Stripes (framework)

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Stripes Logo
Original author(s)Tim Fennell
Initial release2005; 17 years ago (2005)
Stable release
1.6.0 / July 23, 2015; 7 years ago (2015-07-23)
Written inJava
Operating systemCross-platform
PlatformJava Virtual Machine
TypeWeb application framework
LicenseApache License 2.0 Edit this at Wikidata

Stripes is an open source web application framework based on the model–view–controller (MVC) pattern. It aims to be a lighter weight framework than Struts by using Java technologies such as annotations and generics that were introduced in Java 1.5, to achieve "convention over configuration". This emphasizes the idea that a set of simple conventions used throughout the framework reduce configuration overhead. In practice, this means that Stripe applications barely need any configuration files, thus reducing development and maintenance work. It has been dormant since 2016.


  • Action based MVC framework
  • No configuration files
  • POJOs
  • Annotations replace XML configuration files
  • Flexible and simple parameter binding
  • Search engine friendly URLs
  • Runs in J2EE web container
  • JUnit integration
  • Easy internationalization
  • Wizard support
  • JSP layouts
  • JSP or freemarker templates as View
  • Spring integration
  • JPA support
  • AJAX support
  • Fileupload support
  • Compatible with Google App Engine
  • Open-source
  • Lightweight


A Hello World Stripes application, with just two files:
import net.sourceforge.stripes.action.ActionBean;
import net.sourceforge.stripes.action.ActionBeanContext;
import net.sourceforge.stripes.action.DefaultHandler;
import net.sourceforge.stripes.action.ForwardResolution;
import net.sourceforge.stripes.action.Resolution;
import net.sourceforge.stripes.action.UrlBinding;

public class HelloAction implements ActionBean {
    private ActionBeanContext context;
    private String name;

    public ActionBeanContext getContext() {
        return context;

    public void setContext(ActionBeanContext context) {
        this.context = context;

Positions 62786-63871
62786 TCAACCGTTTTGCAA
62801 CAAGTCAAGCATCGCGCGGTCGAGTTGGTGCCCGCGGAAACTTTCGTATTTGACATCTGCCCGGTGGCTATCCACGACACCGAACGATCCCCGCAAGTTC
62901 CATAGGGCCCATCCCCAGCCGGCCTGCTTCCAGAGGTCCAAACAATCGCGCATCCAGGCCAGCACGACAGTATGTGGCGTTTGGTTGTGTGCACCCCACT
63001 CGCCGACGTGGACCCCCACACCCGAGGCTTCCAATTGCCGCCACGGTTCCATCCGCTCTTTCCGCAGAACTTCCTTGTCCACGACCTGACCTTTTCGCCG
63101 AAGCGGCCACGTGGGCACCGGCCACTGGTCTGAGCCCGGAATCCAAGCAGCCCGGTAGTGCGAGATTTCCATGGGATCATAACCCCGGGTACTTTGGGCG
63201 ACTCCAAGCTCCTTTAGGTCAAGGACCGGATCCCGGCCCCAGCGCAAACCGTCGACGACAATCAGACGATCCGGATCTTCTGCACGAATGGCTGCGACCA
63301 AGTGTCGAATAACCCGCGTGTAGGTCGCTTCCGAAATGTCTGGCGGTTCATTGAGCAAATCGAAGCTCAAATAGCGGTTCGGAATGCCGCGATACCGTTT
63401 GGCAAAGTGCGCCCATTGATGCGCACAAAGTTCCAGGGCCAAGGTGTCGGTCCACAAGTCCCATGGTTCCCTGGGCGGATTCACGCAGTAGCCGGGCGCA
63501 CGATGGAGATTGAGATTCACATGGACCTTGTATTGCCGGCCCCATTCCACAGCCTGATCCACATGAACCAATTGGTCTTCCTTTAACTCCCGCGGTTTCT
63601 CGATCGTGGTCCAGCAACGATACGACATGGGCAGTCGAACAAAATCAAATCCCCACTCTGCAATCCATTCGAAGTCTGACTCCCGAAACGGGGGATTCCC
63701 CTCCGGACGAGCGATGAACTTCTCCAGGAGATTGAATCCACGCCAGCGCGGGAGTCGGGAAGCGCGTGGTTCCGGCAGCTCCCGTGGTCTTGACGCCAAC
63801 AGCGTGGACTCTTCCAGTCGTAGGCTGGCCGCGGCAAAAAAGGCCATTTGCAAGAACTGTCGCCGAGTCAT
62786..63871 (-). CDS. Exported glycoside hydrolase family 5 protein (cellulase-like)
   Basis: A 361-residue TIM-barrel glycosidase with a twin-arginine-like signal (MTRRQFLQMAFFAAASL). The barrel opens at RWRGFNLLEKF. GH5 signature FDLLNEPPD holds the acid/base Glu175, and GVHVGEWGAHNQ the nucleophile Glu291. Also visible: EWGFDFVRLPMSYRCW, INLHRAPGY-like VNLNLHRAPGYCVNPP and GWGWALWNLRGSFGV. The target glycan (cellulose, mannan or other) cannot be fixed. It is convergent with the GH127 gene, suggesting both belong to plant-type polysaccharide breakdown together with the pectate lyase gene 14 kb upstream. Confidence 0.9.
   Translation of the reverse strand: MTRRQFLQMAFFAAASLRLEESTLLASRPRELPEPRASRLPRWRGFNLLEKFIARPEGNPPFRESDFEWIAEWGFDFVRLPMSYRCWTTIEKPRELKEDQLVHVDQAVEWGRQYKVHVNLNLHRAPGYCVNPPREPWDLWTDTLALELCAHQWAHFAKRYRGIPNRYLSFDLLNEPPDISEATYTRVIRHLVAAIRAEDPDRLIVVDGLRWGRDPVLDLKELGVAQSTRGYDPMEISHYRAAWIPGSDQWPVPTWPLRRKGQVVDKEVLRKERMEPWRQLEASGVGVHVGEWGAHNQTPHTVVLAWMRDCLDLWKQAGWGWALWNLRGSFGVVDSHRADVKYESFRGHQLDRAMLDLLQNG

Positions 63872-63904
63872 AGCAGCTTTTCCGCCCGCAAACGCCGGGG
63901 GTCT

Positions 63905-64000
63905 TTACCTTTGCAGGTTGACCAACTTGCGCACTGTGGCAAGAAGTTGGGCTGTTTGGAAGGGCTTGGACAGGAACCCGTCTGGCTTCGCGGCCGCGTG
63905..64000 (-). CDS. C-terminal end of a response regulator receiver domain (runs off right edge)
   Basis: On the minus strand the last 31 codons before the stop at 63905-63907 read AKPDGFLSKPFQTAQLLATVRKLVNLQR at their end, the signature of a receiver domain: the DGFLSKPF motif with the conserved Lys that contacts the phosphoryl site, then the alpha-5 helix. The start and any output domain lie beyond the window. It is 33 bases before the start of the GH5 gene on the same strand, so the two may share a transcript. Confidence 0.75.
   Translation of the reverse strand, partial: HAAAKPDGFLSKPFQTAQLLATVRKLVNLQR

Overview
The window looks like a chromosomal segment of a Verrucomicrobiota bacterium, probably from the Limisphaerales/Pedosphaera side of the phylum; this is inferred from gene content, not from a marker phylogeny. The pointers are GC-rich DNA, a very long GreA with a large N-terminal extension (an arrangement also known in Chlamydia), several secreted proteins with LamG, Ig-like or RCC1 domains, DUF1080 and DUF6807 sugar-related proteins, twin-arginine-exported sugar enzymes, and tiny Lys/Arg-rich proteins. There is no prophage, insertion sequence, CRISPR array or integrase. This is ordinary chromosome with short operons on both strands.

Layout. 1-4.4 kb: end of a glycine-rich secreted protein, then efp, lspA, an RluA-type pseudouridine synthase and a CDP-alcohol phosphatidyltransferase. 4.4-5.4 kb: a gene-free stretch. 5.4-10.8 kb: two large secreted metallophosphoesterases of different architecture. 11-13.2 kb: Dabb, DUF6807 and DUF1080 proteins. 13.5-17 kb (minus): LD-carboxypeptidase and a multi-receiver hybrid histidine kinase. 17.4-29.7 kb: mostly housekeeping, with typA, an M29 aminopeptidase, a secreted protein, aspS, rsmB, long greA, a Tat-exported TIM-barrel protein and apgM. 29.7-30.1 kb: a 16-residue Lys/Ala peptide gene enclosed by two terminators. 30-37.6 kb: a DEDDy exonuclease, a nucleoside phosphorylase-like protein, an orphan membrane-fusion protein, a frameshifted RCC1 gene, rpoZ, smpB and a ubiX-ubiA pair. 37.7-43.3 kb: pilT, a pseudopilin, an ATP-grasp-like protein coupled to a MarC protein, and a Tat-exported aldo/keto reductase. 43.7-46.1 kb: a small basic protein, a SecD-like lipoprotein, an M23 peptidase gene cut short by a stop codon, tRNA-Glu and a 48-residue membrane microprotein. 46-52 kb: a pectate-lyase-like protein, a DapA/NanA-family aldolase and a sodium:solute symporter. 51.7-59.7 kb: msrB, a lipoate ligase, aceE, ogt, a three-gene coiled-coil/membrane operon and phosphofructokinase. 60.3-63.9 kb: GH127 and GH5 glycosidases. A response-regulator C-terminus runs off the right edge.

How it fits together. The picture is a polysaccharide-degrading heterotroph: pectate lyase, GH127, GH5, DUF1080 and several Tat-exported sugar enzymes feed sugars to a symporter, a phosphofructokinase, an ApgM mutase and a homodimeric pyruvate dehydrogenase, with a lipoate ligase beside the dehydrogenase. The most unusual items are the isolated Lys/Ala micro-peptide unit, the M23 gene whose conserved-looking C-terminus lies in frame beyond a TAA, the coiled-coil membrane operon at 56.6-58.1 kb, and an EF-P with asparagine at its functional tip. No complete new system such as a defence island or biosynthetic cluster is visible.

public void setName(String name) { = name;

    public String getName() {
        return name;

    public Resolution view() {
        return new ForwardResolution(/WEB-INF/HelloWorld.jsp);
    Hello ${}<br/>
    <s:link beanclass="HelloAction"><s:param name="name" value="John"/>Try again</s:link><br />

No additional configuration files needed.


  • Daoud, Frederic (October 27, 2008). Stripes: ...and Java Web Development Is Fun Again. Pragmatic Programmers (1st ed.). Pragmatic Bookshelf. p. 396. ISBN 1-934356-21-2. LCCN 2010537102. Archived from the original on 2016-06-29.
  • Glover, Andrew (January 20, 2009). "Shed the weight with Groovlets". The Disco Blog. JavaWorld. Retrieved 2020-08-06.
  • Hoang Le, Kevin (October 6, 2006). "Revisiting the logout problem". JavaWorld. Retrieved 2020-08-06.
  • Jose, Benoy (September 29, 2006). "Stripes Takes Struts to the Next Level". Java Boutique. DevX. Archived from the original on 2012-05-05.
  • Allmon, B.J. (August 22, 2006). "Configureless J2EE development with Stripes, Apache Derby, and Eclipse". developerWorks. IBM. Archived from the original on 2010-02-04.
  • Smith, Rick (July 17, 2006). "Struts to Stripes—A Road Worth Traveling". DevX. Archived from the original on 2017-09-23.
  • Eagle, Mark (January 24, 2007). "Java Web Development with Stripes". ONJava. O'Reilly & Associates. Archived from the original on 2018-05-06.
  • Santos, Samuel (September 17, 2009). Java Web Development with Stripes. JavaPT09. Portugal Java User Group. Retrieved 2020-08-06.
  • Shan, Tony; Hua, Winnie (2006). Taxonomy of Java Web Application Frameworks. ICEBE'06. 2006 IEEE International Conference on e-Business Engineering. pp. 378–385. doi:10.1109/ICEBE.2006.98. ISBN 0-7695-2645-4.
  • Watson, Brent (2015). Stripes by Example. Apress. doi:10.1007/978-1-4842-0980-6. ISBN 978-1-4842-0981-3.

External links[edit]